ArticleCheck out these highlights from last week’s edition of From The Vault: The Great Outdoors
On April 28, we hosted From The Vault: The Great Outdoors! From The Vault is a biweekly event series showing collections objects selected by Map Center staff. For this edition the series, we looked at objects that map national parks, green space around Boston, and the natural world beyond.
In 1927, the Trustees of Public Reservations reported: “To determine the areas which should be included in the future system of State Parks, Forests and Reservations, a comprehensive survey of the present uses of land, accessibility and potential values of sites for different purposes should be made.” The map shown here was the net of that survey, as requested by “His Excellency Governor Fuller.”
Approximately 7,700 years ago, Mount Mazama, a 12,000-foot-tall volcano in today’s Oregon, erupted, collapsed, and formed Crater Lake. Legend of the native Makalak people explains that the collapse was caused by a battle between the spirit of the sky and the spirit of the mountain. Today, the lake measures 1,943 feet deep and is known for its bright blue color, as featured on this map from 1914.
In 1902, the Hudson, Pelham & Salem Railways (HP&S) opened Canobie Lake Park as a means of generating additional business for its new trolley line to Salem, New Hampshire. In its early years, the park was known for its flower gardens, promenades and attractions like canoeing, sporting events, the Circle Swing, picnics, and the Penny Arcade.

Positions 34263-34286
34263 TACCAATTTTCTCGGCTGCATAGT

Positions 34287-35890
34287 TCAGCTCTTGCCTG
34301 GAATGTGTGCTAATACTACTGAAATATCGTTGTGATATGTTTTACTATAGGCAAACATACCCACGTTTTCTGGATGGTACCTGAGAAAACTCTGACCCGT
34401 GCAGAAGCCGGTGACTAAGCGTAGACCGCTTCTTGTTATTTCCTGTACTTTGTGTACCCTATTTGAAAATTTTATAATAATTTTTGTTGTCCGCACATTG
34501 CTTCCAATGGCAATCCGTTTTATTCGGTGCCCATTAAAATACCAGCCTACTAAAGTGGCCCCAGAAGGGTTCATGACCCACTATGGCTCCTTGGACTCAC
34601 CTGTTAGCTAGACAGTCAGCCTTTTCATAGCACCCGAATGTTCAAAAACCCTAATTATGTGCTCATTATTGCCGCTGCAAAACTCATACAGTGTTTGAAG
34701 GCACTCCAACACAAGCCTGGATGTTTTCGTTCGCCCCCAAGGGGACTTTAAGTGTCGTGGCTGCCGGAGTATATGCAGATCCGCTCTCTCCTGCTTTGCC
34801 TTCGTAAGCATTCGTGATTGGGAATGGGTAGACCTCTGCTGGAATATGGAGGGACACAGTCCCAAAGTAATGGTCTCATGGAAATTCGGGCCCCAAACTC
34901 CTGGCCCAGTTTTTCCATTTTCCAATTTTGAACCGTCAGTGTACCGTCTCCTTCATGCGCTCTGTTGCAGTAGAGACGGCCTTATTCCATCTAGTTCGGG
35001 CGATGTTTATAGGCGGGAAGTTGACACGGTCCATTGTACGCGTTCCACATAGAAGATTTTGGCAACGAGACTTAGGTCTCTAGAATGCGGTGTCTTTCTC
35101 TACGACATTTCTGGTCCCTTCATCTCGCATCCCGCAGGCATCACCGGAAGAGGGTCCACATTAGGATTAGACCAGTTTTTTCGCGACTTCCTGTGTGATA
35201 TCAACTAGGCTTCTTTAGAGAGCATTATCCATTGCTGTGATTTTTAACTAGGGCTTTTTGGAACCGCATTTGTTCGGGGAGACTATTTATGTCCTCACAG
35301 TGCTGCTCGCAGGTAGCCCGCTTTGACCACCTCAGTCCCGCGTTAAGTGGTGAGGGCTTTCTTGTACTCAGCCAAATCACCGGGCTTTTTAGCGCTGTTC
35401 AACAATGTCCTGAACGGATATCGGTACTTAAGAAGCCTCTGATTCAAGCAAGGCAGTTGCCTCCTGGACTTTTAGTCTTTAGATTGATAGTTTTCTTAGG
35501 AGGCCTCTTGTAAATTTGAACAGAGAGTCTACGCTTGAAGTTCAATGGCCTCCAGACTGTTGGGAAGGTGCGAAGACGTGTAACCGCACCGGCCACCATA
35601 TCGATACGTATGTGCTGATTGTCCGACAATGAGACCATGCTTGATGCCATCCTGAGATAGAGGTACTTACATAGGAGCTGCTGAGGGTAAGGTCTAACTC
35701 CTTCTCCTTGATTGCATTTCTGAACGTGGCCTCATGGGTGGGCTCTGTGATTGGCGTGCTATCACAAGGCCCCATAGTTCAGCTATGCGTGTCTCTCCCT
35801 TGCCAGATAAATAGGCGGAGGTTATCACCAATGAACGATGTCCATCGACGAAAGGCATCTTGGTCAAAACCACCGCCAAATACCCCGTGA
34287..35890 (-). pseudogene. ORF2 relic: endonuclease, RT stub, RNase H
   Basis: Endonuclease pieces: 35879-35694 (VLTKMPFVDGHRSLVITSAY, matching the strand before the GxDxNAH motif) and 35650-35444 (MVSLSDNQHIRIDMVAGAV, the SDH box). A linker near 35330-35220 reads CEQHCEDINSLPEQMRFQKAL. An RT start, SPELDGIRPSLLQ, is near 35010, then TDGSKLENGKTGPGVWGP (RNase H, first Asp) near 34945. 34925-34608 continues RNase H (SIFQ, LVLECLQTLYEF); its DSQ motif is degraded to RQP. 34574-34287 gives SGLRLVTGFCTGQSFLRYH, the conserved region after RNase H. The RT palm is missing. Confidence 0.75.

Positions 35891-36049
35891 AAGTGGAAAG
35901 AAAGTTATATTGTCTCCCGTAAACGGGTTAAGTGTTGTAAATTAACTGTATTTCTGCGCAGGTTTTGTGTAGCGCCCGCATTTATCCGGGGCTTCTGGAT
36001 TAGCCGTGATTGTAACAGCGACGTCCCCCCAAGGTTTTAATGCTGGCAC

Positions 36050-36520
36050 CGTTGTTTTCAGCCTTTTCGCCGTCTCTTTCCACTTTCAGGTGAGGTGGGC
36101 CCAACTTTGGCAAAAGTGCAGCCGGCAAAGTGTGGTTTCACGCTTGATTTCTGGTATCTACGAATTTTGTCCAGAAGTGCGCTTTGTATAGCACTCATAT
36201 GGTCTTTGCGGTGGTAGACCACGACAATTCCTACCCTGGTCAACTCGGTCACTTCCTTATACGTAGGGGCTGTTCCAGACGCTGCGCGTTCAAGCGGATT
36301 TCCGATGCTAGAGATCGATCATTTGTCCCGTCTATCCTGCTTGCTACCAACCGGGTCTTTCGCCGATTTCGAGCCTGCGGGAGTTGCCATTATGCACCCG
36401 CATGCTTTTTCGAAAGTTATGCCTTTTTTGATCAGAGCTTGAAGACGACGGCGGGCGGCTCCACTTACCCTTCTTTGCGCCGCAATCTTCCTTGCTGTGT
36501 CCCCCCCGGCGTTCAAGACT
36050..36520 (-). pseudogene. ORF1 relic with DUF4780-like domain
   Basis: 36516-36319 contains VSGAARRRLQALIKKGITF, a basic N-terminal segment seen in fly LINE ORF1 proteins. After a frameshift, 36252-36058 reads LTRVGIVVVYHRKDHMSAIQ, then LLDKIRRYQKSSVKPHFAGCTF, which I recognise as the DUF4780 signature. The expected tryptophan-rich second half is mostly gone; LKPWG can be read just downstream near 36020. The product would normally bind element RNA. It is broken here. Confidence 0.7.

This map of Mount Desert Island was published in 1938 as part of a promotional brochure by the Publicity Committee of Bar Harbor. A publication from the same time also promotes the island, claiming: “Nowhere in the world is there such a wonderful land of sea, cliff, lake and forest as nature has lavished on this great Maine Coast Resort. No vacation trip to Maine can be complete without a visit to Bar Harbor, America’s most distinguished resort.”
This 1820 map of the principal mountains of the world was made using data from Alexander von Humboldt’s 1807 Essay on the Geography of Plants, an early-nineteenth century Trigonometric Survey of England and Wales conducted under William Mudge, and various “Barometric and Geometric Admeasurements made by the French Academicians and scientific Men of that and other countries.”
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